The Language of UI
Every now and then people I know, mostly nontechnical folks, prod fun at the fact that I spend a lot of my time typing obscure sequences of letters into a black and white terminal. “Why,” they ask, “don’t you just use the mouse?” These people spend similar amounts of time clicking on various buttons, equally obscure if slightly more aesthetically pleasing, reveling in the fact that they can solve a lot of their problems by way of moving their mouse to and fro, clicking on graphical artifacts and enjoying the feedback.
The command line is an old and archaic thing, true, but it is also extremely powerful. Where others go through alarmingly complex procedures to manipulate data using tools that are neither intuitive nor particularly ingenious, I can build at a moments notice advanced data processing pipelines that yield sophisticated results.
I often ask GUI-toting pundits how they would go about counting how often a particular word occurs in a selection of, say, fifteen files, which exist in three different directories with a common parent directory. That is to say, how many times, total, does a word, such as “foreshadowing”, come up in each single file. The answer I get is usually somewhere along the lines of using the search function in the operating system to find which of these files contain the word, and then opening each one in an appropriate application and doing instance counting there, then adding the results together by hand. My response to this is:
grep foreshadowing */* | wc -l
At this point I’m faced with one of two different arguments:
- It’s a stupid example; in reality you rarely have to know things like that and if you did then appropriate GUI tools would be produced to solve the problem.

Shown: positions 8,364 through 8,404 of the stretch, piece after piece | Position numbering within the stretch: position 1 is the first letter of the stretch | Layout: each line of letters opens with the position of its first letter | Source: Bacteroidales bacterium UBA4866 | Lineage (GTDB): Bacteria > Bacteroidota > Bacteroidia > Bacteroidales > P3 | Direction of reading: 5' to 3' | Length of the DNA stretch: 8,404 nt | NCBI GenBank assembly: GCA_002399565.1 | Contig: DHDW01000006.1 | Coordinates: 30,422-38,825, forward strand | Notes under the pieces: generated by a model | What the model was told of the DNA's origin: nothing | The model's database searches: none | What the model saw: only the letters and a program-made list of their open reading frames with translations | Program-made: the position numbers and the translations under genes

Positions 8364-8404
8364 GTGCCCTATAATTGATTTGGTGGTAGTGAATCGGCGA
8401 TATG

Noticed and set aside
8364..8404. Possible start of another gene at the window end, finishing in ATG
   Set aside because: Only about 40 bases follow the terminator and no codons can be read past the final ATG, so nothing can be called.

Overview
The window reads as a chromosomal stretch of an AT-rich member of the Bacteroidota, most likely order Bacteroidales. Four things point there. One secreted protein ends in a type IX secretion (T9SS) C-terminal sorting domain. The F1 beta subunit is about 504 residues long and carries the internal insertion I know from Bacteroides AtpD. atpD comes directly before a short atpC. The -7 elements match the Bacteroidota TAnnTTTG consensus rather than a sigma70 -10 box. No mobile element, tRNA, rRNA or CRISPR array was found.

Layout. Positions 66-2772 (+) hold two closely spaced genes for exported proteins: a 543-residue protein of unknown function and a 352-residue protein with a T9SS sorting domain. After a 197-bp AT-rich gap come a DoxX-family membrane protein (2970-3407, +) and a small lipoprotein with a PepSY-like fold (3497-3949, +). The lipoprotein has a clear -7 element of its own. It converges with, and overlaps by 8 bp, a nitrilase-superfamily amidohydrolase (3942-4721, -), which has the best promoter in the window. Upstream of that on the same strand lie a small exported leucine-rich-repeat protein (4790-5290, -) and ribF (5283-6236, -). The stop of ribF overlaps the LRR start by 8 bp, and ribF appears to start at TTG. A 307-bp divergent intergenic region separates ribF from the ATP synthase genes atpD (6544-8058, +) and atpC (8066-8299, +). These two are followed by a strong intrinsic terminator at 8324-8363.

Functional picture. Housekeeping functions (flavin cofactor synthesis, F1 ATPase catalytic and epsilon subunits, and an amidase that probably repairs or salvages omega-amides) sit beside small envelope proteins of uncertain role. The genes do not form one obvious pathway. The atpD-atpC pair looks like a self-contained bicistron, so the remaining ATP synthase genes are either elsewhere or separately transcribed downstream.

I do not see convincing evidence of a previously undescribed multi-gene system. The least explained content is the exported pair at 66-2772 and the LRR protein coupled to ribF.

- That’s a very complicated way of solving the problem, which requires you to remember keywords such as “grep” and “wc”, flags such as “-l”, symbols such as the pipe character and the stars, in addition to having a keen understanding of what each does, when it’s appropriate, and which order they should appear in.
The first argument is inexorably silly, because it’s a question of work habits. Clearly, if performing a particular task is unreasonably complex then you will develop work habits that prevent you from having to do them. On one extreme you will start maintaining very advanced indices of every potential aggregation, summation and other manipulation of every dataset you are working with, ad nauseam, in addition to having a stunning array of special purpose GUI applications that each is capable of producing a particular type of report given such a data set. On the other extreme you’ll simply accept not being able to get that kind of information (without the kind of manual hassle mentioned above) and ignore that it was ever a possibility. What most users do is actually somewhere in between these extremes, although somewhat tilted towards the side of ignoring the possibility. “GUI power users” tend to keep all sorts of utilities around, and have an uncanny ability to recall which sequence of mouse clicks will produce the utility at any given time and which check boxes and such are required to have it perform in the desired manner.
The second argument actually raises a very important philosophical question, and is actually deeply related to the first one.